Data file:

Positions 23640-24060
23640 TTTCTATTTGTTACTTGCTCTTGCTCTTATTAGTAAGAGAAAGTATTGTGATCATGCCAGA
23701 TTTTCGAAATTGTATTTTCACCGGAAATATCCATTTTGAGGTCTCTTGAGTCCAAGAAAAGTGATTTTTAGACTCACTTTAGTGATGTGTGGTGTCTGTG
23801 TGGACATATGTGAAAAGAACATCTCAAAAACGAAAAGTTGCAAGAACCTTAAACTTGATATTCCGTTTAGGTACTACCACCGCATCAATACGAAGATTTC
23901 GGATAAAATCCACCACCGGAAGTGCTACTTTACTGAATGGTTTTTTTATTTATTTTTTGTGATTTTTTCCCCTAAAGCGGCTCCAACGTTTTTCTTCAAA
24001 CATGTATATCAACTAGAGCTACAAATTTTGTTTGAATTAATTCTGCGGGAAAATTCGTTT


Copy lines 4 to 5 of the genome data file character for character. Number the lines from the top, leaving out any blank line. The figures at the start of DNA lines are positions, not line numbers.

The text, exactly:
23801 TGGACATATGTGAAAAGAACATCTCAAAAACGAAAAGTTGCAAGAACCTTAAACTTGATATTCCGTTTAGGTACTACCACCGCATCAATACGAAGATTTC
23901 GGATAAAATCCACCACCGGAAGTGCTACTTTACTGAATGGTTTTTTTATTTATTTTTTGTGATTTTTTCCCCTAAAGCGGCTCCAACGTTTTTCTTCAAA